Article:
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The grading for this class will comprise of the following continuous assessment milestones and a final exam. Two comprehensive homework assignments (more like mini-projects) will be done by students. The final, accounting for 40% of the grade, will assess the students' knowledge of the breadth of the material covered in the course.

Both homework assignments have roughly the same amount of workload but are unevenly weighted. The better of the two assignments is weighted an additional 5% more in your final calculated grade for the class (30% instead of 25%). This is because we realize that students have imbalanced workloads throughout the semester. If you have less time during one of the homework assignment periods, you may be able to compensate by working harder on the other assignment for which you have more time.

Description Percentage
Assignment A (The better of Homework 1 and 2) 30%
Assignment B (The worse of Homework 1 and 2) 25%
Final Exam (open book) 40%
Total 95%


Although attendance is not required, participation is. Participation will account for the remaining 5% of your grade. In-class and out of class participation are equally weighted; if you prefer to contribute to the class discussion offline (in the forum) rather than online, that is fine as well.

Participation is very helpful for your teaching staff too. Without it, we have very little idea whether you understand the material that we've presented or whether it's too difficult or trivial. Giving feedback in the form of questions, discussion provides us with a better idea of what topics you enjoy and which you are not too keen on.

Your teaching staff will try their best to provide you with detailed assessment marks within three weeks of the submission due date. You are welcome to debate/argue for any extra/missing points that you feel that you deserve within one week after the initial grades have been released. Due to time constraints on finalizing grades, grade appeals beyond this time may not be entertained.

Academic Honesty Policy

Collaboration is a very good thing. Students are encouraged to work together and to teach each other. However, in this class, you are expected to do individual assignments.

On the other hand, cheating is considered a very serious offense. Please don't do it! Concerns about cheating creates an unpleasant environment for everyone.

So how do you draw the line between collaboration and cheating? Here's a reasonable set of ground rules. Failure to understand and follow these rules will constitute cheating, and will be dealt with as per University guidelines. We will be policing the policy vigorously.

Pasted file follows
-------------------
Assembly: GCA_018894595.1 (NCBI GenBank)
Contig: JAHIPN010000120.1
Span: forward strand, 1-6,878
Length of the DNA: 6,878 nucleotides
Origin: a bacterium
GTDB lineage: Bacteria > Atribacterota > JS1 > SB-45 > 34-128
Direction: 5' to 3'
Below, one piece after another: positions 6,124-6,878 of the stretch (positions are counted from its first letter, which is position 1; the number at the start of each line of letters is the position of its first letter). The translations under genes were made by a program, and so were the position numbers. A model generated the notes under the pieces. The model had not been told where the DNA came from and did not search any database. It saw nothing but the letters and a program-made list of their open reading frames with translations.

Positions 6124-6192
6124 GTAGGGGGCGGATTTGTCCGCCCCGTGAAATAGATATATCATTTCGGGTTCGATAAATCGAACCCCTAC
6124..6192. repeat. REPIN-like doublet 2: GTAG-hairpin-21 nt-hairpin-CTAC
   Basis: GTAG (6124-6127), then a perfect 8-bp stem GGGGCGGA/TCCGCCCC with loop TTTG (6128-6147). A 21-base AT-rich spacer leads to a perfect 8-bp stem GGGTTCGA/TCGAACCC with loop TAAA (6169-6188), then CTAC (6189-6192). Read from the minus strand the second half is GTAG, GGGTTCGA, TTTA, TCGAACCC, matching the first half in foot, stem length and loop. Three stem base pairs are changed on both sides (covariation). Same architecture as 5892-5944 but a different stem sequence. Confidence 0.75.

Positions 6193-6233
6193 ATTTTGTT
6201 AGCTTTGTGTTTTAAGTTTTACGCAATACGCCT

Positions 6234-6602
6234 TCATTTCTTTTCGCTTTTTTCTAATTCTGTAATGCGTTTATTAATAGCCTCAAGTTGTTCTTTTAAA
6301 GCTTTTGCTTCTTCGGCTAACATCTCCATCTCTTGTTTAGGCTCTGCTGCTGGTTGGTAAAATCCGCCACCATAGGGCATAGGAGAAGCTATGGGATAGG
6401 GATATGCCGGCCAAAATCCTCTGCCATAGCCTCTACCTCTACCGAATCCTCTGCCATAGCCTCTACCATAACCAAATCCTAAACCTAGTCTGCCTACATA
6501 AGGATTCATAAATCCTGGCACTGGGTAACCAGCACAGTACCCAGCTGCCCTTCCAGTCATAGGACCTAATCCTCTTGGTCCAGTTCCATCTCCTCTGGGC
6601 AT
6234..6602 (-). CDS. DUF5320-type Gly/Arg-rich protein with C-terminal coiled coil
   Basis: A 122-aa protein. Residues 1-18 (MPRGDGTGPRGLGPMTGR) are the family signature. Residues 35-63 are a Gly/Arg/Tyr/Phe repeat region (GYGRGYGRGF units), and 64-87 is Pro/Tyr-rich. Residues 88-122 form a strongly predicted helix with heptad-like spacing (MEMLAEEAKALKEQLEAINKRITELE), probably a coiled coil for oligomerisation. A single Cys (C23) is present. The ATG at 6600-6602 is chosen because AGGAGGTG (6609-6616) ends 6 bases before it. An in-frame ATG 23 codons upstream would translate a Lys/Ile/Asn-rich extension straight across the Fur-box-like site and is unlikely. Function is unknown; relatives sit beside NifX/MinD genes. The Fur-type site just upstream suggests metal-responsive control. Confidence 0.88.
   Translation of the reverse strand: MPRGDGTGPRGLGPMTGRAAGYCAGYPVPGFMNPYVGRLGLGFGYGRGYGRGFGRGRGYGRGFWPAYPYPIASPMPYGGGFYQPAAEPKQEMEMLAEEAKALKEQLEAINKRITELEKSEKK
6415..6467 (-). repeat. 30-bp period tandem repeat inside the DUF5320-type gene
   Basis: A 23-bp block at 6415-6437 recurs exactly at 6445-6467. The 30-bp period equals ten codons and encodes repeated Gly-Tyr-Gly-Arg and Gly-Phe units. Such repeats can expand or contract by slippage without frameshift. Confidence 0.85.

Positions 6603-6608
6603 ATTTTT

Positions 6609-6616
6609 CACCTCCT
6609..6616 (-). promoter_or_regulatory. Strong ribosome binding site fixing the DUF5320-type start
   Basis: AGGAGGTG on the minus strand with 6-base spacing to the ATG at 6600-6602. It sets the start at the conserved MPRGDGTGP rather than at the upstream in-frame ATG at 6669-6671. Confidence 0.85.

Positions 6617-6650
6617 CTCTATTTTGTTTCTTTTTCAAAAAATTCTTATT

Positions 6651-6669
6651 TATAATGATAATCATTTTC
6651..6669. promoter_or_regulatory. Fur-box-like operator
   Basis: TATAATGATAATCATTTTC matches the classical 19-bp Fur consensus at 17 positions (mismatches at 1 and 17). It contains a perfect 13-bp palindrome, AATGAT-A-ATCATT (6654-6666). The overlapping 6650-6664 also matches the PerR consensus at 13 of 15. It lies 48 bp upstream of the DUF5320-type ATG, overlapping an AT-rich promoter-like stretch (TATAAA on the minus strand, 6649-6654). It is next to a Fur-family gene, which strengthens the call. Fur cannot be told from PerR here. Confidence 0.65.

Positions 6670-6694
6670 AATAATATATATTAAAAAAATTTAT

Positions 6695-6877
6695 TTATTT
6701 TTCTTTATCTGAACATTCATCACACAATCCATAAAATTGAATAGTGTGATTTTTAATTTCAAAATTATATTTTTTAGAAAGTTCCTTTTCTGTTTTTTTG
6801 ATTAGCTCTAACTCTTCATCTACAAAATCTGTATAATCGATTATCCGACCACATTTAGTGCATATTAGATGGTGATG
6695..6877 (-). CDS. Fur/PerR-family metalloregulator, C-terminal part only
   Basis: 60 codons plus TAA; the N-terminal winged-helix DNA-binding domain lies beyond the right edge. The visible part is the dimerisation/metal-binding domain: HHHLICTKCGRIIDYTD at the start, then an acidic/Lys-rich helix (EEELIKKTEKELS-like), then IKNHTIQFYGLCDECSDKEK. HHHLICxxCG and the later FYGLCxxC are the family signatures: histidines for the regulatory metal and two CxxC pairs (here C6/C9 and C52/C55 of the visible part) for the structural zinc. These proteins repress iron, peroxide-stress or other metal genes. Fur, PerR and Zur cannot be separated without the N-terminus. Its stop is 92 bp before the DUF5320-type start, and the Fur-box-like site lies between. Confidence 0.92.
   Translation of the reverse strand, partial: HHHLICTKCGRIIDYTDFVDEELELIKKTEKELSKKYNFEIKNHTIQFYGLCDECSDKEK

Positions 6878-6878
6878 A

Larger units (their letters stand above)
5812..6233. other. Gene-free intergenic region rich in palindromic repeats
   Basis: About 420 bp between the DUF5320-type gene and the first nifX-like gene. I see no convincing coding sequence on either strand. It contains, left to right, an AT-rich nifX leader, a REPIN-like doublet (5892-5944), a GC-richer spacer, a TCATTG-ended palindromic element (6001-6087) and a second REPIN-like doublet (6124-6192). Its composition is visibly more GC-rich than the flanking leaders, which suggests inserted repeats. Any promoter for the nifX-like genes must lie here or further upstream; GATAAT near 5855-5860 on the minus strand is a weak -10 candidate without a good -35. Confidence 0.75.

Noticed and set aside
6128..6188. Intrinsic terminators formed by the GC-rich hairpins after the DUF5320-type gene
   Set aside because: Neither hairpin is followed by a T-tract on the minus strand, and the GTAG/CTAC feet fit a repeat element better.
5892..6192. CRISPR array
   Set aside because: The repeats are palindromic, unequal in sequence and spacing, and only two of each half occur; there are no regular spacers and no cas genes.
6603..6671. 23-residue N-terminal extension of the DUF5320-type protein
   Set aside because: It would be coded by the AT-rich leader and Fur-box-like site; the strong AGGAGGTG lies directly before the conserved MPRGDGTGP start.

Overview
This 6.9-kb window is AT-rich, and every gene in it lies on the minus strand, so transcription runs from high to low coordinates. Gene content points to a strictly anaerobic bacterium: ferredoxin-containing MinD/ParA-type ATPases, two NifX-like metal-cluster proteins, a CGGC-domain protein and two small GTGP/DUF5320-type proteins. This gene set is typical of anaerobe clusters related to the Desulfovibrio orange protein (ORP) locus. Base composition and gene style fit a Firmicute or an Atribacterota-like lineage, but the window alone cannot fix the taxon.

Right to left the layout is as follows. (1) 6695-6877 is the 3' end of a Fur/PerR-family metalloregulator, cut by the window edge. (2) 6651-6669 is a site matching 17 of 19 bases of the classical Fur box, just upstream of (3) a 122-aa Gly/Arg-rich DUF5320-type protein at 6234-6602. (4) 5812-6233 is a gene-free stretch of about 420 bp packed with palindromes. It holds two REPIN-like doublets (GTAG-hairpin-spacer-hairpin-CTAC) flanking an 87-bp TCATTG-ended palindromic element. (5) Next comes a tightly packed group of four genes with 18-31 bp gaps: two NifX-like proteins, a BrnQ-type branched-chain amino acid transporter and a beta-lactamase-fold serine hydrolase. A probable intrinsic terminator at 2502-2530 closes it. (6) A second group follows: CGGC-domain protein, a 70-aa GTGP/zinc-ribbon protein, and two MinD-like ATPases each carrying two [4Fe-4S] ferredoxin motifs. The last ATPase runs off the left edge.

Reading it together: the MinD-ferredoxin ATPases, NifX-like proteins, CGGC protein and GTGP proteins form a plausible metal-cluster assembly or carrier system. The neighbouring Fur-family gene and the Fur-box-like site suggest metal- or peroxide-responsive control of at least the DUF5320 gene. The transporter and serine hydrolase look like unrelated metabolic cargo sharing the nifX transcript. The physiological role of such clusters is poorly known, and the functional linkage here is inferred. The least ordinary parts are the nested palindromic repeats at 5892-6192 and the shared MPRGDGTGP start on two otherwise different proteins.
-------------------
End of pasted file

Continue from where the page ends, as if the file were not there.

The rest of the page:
You should already be familiar with the University's academic code. If you haven't yet, read it now. Additionally, I use the World of Warcraft rule (originally called the Gilligan's Island Rule, except that I've had to update it since most students have not heard of Bob Denver before) to govern how I'd like students to treat their collaboration and academic honestry.

The World of Warcraft Rule: This rule says that you are free to meet with fellow students(s) and discuss assignments with them. Writing on a board or shared piece of paper is acceptable during the meeting; however, you may not take any written (electronic or otherwise) record away from the meeting. This applies when the assignment is supposed to be an individual effort. After the meeting, engage in a half hour of mind-numbing activity (like playing a online game of Warcraft (using a legal registered copy of course!), before starting to work on the assignment. This will assure that you are able to reconstruct what you learned from the meeting, by yourself, using your own brain. (P.S. - I am not endorsing Blizzard Entertainment's games nor am I affiliated with them. Substitute your own non-academic activity here)

Late Submissions

All assignments are due to IVLE by 11:59:59 pm (Singapore time) on the due date. These penalties are very strict, so plan to finish on time. Excuses will not be tolerated, and no exceptions without a medical certificate will be made. These are intentionally harsh so that a) I can return your assignments in a reasonable time (I usually have to wait for all assignments to be turned in before starting grading) and b) so that you can plan your other time effectively (sometimes there's nothing worse than getting an extension). The following penalties will apply for late submissions:

Min-Yen Kan <> Created on: Mon Dec 1 19:36:22 2003 | RCS: $Id: syllabus.html,v 1.2 2004/08/11 06:00:38 kanmy Exp kanmy $ | Version: 1.0 | Last modified: Thu Aug 14 12:29:58 2008